“The people of Times Beach found out, ‘Yes, indeed, we have this stuff in our soil,’ just as their homes and their whole environment had been flooded, and all this stuff had been spread around by the flood,” Lobbig said.
The combination of flood damage and contamination was too much for the small town of Times Beach, which was evacuated later that month. Homeowners eventually received the first federal buyouts for environmental contamination, and the town was bulldozed. The area has since been cleaned up and now exists as Route 66 State Park.
2015’s flood brought its own environmental scare. Residents in the Bridgeton area were alarmed when video footage showed rainwater runoff flowing over the West Lake Landfill Superfund site in north St. Louis County. The site is contaminated with radioactive waste from the Manhattan Project and is part of an ongoing cleanup process that has drawn the frustration of many residents. The runoff was collected by the Missouri Department of Natural Resources and sent to labs for testing, the Post-Dispatch reported.
“All the stuff we’re finding now has some type of cover material on it, whether it be vegetation, or soil, asphalt, concrete, etc.,” Army Corps health physicist Jon Rankins told St. Louis Public Radio. “It’s not going to be going anywhere.”
The scope of the damage
According to historian Lobbig, the 1982 flooding along the Meramec killed six people, severely affected 3,000 residences, and totaled more than $100 million in overall damages—the equivalent of $245,944,041 today. Two major storms that December caused floods that killed 25 people in Missouri, Illinois, Arkansas, Louisiana, Mississippi and Tennessee.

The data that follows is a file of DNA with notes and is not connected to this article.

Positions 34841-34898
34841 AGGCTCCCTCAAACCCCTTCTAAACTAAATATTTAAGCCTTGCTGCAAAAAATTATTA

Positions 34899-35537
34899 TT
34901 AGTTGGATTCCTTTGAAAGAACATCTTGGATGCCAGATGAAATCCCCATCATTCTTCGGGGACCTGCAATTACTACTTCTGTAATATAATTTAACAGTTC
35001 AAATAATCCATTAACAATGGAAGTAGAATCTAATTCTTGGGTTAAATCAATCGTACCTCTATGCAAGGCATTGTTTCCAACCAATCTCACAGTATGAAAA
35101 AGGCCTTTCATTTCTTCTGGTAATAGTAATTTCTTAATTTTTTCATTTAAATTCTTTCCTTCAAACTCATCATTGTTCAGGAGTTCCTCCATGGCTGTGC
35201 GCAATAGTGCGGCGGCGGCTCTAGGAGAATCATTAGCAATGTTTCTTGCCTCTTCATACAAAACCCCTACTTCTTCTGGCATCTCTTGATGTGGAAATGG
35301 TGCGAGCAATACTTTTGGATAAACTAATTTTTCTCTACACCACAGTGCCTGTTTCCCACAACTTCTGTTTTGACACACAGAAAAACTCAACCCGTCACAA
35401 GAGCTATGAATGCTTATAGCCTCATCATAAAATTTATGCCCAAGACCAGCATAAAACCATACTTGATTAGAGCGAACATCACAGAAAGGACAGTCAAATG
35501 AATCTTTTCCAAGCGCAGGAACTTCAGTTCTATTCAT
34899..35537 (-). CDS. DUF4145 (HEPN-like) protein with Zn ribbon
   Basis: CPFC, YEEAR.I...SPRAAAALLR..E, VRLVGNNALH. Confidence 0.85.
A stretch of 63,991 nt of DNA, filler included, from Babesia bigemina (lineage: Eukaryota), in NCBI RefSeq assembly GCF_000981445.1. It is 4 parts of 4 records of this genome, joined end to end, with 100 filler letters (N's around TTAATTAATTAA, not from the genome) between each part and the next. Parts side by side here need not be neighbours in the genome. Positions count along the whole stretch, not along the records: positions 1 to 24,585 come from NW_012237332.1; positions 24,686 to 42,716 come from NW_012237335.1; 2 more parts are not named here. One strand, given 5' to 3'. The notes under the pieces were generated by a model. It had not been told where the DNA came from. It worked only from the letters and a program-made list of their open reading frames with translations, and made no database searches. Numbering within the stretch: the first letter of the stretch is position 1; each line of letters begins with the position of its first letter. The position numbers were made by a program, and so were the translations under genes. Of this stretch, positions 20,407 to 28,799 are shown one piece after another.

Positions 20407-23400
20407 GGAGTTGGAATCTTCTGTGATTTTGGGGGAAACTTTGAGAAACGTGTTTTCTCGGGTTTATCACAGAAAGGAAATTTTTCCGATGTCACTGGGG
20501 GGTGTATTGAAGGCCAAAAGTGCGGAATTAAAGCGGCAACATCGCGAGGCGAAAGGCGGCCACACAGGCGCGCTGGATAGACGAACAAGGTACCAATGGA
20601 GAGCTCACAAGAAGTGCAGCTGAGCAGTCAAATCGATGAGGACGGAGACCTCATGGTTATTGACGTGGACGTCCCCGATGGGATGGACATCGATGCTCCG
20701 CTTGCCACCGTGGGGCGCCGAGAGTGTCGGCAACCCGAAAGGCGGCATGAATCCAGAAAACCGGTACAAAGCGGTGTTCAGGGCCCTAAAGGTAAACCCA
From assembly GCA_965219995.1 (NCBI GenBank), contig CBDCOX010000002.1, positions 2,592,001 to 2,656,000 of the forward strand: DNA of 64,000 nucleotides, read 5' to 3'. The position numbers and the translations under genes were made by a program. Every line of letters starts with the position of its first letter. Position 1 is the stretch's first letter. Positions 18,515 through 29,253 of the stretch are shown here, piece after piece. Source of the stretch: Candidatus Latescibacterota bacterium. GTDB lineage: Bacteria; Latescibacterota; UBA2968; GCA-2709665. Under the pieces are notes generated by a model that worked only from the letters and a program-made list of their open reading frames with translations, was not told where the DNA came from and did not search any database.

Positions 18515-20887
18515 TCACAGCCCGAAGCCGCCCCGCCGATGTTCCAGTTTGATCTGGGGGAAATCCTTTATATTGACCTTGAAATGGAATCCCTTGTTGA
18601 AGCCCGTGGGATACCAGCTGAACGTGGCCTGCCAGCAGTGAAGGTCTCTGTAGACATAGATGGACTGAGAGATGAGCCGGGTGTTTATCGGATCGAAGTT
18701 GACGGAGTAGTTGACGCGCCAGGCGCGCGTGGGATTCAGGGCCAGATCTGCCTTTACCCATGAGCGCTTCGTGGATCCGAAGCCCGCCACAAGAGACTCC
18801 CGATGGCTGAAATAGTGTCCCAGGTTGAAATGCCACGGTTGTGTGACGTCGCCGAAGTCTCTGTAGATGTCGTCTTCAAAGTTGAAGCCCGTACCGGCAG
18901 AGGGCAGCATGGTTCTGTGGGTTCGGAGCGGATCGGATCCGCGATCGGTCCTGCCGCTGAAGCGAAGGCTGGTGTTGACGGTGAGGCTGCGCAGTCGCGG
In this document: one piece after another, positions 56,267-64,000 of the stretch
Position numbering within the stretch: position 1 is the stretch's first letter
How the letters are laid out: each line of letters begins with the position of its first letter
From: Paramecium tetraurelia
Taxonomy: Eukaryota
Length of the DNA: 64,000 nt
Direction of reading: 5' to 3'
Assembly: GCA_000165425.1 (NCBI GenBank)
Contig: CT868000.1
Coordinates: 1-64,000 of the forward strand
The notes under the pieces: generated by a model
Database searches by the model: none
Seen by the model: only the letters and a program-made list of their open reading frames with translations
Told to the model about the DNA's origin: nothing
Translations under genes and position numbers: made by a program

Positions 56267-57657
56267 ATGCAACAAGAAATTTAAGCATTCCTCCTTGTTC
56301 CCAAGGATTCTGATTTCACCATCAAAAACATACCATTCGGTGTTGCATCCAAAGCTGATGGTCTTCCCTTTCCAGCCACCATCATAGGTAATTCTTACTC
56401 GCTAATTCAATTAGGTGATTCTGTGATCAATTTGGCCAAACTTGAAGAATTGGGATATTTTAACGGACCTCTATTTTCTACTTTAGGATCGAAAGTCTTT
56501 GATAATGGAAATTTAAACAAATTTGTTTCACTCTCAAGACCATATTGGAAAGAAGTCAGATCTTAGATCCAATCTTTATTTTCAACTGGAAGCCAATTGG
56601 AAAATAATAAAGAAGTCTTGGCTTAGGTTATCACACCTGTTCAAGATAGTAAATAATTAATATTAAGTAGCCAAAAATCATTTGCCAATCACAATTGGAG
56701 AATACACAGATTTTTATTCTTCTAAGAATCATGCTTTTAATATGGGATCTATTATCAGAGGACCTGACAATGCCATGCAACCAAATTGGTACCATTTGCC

The 2015 floods in Missouri and Illinois caused 25 confirmed deaths. Damage assessments are ongoing, but early geospatial estimates for the St. Louis region put the number of damaged structures (residences, businesses and public buildings) at 7,100. This time, the town of Valley Park was spared, due to a 44-foot levee built after the flood of 1982.
“Overall, I think we should be learning how to better live with our rivers, to live in accord with them,” Lobbig said.
People who had the least lost the most
Here’s something that tends to happen with every natural disaster: the people who lose the most, who are least able to bounce back, are often the ones who had the least to begin with.
In December 2015, multiple mobile home parks located on the floodplain were swamped along the Meramec, and also in Granite City and Pontoon Beach, Ill.
The swift-rising water forced raft rescues when those who had not evacuated could not escape—including Jean Scott, who this reporter met at a Red Cross shelter in Pacific.
“I’m not sure what’s going to happen. Our trailer will probably be condemned, and we’ve got nowhere to go,” Scott said.
For those without savings, waiting for damage reimbursements from FEMA will be a struggle. Some have missed work while dealing with the flood’s aftermath or are staying with family and friends while they clean out and rebuild their homes.
In that sense, all floods are alike.
What are your memories of the 1982 floods? Are there any connections we missed? Leave your thoughts and recollections in the comments.